• To encourage the development of a supportive, social network of future students entering the School of Science and Technology, and Environment and Rural Science program at UNE.

Solution

In collaboration with OpenLearning, UNE developed the Boosting Science Pathways course. The Boosting Science Pathways course targets students seeking STEM qualification that have limited discipline background or a lower than required ATAR score for desired course enrolment. It is not assumed that they have any science background from their previous studies.

This includes:

  • School leavers and students from a wide variety of backgrounds who have recently completed their Year 12 studies;
  • Those who have come from other disciplines of study; or,
  • Those been in the workforce in a wide diversity of employment and experiences.

The Boosting Science Pathways program has been developed to enhance future students’ understanding of what university learning in the sciences entails.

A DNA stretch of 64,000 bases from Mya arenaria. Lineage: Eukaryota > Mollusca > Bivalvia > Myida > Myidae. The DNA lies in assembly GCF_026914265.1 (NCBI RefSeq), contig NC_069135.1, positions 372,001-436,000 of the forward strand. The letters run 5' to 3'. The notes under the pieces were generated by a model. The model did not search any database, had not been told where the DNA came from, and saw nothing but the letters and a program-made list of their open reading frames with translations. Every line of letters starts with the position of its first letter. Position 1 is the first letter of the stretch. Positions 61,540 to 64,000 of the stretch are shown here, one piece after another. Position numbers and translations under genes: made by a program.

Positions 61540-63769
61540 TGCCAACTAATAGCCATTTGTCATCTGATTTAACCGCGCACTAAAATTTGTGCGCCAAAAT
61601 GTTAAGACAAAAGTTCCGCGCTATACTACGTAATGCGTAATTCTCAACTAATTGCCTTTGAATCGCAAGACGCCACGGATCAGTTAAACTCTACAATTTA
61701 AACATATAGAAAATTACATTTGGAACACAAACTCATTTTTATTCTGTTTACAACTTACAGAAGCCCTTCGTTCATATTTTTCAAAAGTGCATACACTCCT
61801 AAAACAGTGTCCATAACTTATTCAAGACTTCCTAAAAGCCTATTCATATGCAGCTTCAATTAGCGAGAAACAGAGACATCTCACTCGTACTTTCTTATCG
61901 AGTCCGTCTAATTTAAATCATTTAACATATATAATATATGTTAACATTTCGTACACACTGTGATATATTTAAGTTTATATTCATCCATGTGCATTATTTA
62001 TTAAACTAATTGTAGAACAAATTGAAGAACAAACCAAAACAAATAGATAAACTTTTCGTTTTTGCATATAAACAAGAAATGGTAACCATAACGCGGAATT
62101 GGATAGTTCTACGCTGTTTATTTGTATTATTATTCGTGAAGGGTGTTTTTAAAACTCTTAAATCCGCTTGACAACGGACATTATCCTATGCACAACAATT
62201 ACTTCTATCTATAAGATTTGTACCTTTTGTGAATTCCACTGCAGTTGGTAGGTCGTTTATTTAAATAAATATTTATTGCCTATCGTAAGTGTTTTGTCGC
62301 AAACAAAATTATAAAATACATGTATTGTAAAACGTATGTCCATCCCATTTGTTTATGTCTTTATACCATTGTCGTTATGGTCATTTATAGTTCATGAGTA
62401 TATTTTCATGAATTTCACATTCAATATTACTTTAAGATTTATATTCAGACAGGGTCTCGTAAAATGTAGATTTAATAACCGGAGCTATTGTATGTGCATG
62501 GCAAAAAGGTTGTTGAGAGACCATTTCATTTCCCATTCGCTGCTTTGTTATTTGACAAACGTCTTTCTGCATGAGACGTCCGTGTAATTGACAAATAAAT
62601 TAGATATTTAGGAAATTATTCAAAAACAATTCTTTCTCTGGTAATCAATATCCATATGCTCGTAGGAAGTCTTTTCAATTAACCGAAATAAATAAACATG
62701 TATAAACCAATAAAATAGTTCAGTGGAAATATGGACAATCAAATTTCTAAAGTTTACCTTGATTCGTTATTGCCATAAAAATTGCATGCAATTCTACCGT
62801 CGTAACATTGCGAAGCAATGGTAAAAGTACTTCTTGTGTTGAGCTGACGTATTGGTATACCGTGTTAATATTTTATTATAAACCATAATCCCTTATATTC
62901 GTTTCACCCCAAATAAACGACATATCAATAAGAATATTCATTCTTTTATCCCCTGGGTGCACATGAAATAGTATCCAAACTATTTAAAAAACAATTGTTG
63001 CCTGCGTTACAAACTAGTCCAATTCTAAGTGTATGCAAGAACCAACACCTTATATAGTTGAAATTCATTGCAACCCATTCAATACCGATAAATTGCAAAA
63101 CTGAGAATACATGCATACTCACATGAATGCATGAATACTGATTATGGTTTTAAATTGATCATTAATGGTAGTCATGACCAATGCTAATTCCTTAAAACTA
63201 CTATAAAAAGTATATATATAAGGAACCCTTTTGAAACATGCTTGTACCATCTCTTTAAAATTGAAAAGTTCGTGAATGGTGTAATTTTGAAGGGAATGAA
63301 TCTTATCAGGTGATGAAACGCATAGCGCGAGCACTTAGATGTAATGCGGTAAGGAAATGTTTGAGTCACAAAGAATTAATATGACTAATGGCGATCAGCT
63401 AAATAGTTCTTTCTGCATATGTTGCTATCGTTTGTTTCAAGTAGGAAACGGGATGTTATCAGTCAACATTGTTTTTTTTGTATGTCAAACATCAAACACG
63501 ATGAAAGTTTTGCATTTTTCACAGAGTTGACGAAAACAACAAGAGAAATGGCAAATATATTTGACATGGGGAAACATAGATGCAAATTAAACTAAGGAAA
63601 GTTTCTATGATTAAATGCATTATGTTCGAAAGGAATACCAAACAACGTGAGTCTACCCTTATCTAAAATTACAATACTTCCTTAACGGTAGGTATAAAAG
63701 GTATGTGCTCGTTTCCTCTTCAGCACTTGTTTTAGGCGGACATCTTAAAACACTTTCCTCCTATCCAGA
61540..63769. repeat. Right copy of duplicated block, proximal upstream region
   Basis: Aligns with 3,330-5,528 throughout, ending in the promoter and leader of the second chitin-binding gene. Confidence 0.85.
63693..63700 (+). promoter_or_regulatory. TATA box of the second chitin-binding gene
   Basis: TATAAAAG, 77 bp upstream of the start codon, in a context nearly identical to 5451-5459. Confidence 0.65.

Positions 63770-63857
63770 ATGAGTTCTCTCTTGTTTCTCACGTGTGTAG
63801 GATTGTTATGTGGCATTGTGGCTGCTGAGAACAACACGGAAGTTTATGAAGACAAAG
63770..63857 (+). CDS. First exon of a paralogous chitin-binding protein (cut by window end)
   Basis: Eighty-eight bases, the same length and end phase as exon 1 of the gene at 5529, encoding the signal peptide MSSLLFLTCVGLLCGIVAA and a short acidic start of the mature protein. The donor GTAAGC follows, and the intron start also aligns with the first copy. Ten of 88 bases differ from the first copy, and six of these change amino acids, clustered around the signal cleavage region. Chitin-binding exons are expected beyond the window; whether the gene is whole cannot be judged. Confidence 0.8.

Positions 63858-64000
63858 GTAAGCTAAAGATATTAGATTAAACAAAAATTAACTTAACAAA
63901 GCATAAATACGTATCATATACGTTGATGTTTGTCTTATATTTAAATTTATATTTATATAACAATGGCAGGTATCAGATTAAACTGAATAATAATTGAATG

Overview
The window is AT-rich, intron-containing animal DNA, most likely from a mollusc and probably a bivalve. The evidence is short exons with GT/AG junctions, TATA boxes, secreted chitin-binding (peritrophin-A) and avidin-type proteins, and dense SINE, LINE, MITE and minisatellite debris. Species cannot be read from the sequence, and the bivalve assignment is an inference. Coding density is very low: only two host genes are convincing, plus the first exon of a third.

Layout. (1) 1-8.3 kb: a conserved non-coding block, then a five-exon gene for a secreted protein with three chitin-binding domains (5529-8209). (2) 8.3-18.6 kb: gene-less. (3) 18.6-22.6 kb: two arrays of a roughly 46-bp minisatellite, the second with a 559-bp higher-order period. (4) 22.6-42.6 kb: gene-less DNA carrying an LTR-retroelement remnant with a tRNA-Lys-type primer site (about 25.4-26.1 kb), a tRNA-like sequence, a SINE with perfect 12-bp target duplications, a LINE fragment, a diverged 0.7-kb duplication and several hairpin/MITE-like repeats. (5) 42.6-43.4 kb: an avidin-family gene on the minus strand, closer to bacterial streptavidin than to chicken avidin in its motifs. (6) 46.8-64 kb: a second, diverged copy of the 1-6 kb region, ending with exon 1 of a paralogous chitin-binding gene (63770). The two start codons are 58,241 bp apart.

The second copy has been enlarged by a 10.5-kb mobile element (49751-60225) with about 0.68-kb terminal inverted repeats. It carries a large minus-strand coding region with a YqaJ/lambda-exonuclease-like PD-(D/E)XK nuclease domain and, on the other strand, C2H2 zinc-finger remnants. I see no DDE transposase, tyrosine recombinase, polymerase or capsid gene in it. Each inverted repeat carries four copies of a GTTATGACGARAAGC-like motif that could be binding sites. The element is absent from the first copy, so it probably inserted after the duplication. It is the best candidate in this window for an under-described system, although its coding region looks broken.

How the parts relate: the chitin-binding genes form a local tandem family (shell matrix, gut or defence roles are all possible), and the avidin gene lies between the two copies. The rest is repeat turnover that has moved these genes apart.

The goal of the program for students is to:

  • Develop an appreciation of scientific phenomena, and build skills related to the collection and interpretation of scientific knowledge;
  • Enhance their capacity to evaluate the quality of scientific information; and,
  • Develop skills in critically evaluating alternative conceptions of scientific phenomena.

OpenLearning identified UNE's need for a socially oriented course that would use the rich content already available at UNE. With our social constructivist approach, the goal was that the learners could expect to arrive on Day 1 already connected with other students in their course.

Furthermore, by developing a program that employs a social constructivist approach to learning design, the program also fosters a community of practice whereby students work together to:

  • Share experiences and ideas;
  • Co-construct knowledge; and,
  • Develop a social network that eases their nerves before they arrive on-campus for the start of their course.

Result